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From: williamkempf_at_[hidden]
Date: 2001-10-29 14:39:00

--- In boost_at_y..., "Anson Tsao" <ansont_at_m...> wrote:
> Perhaps it makes sense to treat WAIT_ABANDONED the same as
> WAIT_OBJECT_0, in that case the assertions should reflect that. I
> not use the term 'runtime condition' properly in this context, my
> concern is whether WAIT_ABANDONED is something that should never
> thus an assertion, or whether it is a valid runtime error that
needs to
> be handled.

Well, there are two ways to get an abandoned mutex. One is to forget
to unlock the mutex before the thread completes, which should not be
possible to do in Boost.Threads because of the forced usage of the
Scoped Lock pattern. The other is for a mutex to be locked by a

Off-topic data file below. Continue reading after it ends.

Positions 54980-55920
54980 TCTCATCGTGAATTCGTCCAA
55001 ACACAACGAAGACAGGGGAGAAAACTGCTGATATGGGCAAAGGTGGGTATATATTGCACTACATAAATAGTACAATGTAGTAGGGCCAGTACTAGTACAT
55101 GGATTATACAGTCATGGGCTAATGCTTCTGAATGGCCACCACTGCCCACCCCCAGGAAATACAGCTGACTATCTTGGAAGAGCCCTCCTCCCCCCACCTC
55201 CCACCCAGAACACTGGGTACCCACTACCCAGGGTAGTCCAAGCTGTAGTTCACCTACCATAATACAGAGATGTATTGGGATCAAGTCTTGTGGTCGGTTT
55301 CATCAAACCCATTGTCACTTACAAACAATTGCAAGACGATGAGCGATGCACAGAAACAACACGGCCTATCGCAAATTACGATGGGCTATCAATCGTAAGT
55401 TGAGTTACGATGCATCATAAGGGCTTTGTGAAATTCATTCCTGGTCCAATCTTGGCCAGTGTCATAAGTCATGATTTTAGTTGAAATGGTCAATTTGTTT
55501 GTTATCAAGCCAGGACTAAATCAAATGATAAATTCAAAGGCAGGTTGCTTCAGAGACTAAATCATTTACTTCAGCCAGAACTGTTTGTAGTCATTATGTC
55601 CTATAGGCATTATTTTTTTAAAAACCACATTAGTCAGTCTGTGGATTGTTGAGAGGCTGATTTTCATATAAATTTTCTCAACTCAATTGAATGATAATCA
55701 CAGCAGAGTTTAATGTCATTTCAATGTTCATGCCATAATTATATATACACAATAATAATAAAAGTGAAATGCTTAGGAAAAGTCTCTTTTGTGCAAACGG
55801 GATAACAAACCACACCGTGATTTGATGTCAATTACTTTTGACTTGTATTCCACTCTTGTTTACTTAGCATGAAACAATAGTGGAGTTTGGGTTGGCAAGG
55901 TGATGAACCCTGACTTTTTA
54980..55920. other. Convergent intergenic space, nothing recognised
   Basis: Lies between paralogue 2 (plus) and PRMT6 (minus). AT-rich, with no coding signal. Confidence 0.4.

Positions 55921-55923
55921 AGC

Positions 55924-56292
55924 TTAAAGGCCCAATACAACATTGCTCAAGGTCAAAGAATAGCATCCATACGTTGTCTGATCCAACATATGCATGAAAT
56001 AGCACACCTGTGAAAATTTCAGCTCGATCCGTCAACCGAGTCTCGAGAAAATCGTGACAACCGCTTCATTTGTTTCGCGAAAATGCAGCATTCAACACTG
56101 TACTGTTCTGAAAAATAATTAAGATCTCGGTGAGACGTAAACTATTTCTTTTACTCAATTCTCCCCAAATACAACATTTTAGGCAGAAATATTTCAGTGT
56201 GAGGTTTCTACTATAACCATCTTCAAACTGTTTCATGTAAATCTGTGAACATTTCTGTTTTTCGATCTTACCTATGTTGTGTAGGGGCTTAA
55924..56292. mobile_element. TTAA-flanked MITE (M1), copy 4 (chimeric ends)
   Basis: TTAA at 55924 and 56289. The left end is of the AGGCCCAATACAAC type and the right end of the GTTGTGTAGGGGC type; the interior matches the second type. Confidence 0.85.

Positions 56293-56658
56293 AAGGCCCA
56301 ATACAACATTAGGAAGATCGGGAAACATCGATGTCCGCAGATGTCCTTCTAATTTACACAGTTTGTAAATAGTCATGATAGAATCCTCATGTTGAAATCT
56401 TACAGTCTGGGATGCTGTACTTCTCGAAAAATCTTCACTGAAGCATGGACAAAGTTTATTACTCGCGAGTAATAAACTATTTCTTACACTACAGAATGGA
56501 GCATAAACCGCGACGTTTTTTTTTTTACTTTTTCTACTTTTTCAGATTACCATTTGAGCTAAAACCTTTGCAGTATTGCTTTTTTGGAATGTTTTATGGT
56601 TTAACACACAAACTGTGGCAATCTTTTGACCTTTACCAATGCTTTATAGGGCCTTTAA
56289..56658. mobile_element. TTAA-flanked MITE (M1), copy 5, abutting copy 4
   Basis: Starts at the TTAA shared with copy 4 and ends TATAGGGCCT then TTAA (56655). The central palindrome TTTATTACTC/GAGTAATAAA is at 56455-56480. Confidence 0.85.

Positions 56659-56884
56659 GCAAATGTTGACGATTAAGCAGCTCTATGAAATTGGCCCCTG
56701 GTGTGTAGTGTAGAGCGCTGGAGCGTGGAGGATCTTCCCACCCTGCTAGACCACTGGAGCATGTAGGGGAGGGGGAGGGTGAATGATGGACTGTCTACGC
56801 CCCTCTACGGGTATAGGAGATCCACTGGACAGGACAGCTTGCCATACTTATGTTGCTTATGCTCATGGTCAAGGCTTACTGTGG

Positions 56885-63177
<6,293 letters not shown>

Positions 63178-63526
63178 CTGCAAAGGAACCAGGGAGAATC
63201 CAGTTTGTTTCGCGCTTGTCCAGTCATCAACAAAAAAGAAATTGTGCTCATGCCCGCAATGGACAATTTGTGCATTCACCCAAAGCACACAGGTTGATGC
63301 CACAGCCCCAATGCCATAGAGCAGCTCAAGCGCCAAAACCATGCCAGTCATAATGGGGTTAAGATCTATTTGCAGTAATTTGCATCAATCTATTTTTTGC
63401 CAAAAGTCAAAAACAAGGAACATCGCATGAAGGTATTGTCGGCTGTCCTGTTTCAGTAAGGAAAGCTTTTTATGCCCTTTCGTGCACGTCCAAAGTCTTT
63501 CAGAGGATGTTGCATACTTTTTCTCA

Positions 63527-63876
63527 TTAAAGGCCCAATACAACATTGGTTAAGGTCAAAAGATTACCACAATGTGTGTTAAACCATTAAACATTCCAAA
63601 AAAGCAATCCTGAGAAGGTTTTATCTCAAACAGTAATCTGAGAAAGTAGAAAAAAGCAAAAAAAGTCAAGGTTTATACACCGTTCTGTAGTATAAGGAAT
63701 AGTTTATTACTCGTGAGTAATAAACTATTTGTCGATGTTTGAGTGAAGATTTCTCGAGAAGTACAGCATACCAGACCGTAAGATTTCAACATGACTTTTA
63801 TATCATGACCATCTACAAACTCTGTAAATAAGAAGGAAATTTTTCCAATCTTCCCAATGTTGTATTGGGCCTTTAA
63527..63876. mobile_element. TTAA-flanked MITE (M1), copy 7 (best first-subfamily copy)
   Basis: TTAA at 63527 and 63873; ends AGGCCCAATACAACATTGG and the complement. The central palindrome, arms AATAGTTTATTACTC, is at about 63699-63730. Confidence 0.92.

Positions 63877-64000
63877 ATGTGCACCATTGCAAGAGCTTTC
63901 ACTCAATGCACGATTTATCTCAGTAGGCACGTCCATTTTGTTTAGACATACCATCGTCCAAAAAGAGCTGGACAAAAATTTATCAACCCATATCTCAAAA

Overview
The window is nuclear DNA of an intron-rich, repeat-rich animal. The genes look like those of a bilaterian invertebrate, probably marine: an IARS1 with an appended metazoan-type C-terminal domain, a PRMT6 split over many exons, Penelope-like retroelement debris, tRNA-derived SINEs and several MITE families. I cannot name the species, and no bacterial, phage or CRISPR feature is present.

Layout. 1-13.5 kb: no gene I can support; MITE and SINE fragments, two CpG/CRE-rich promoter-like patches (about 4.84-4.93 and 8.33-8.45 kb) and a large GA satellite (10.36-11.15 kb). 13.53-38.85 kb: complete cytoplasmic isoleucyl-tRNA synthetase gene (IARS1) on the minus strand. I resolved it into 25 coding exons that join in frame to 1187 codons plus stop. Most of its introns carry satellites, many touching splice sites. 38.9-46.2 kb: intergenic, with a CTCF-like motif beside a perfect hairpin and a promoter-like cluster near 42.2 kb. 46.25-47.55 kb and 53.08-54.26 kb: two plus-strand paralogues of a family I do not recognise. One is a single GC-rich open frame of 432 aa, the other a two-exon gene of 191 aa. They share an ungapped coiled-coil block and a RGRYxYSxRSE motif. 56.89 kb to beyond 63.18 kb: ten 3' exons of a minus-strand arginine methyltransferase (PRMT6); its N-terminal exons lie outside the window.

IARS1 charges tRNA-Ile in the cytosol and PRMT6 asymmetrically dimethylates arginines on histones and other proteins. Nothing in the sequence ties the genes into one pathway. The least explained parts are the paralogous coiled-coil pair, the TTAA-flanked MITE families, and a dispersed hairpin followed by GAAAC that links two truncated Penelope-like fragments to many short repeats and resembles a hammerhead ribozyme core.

thread when someone calls TerminateThread on it. We all know the
dangers of TerminateThread and I'd hate to try and cater to it to
this extent.

Above and beyond all of this, there's a school of thought that says
the MS concept of abandoned mutexes is flawed any way. The only
thing that happens with abandoned mutexes is that any thread that
tries to lock the mutex once it's been abandoned returns the
WAIT_ABANDONED result, but there's nothing you can do with this
result. There's no way to recover from this "error". So it's really
just taking error handling a step too far. In fact, this is why most
(all?) other platforms have no concept of abandoned mutexes and will
instead deadlock in the cases where MS returns WAIT_ABANDONED.

Do you have any specific thoughts on any of this? If not, I'm
inclined to leave the assert as it is, or possibly to create an
artificial deadlock if WAIT_ABANDONED is returned.

Bill Kempf

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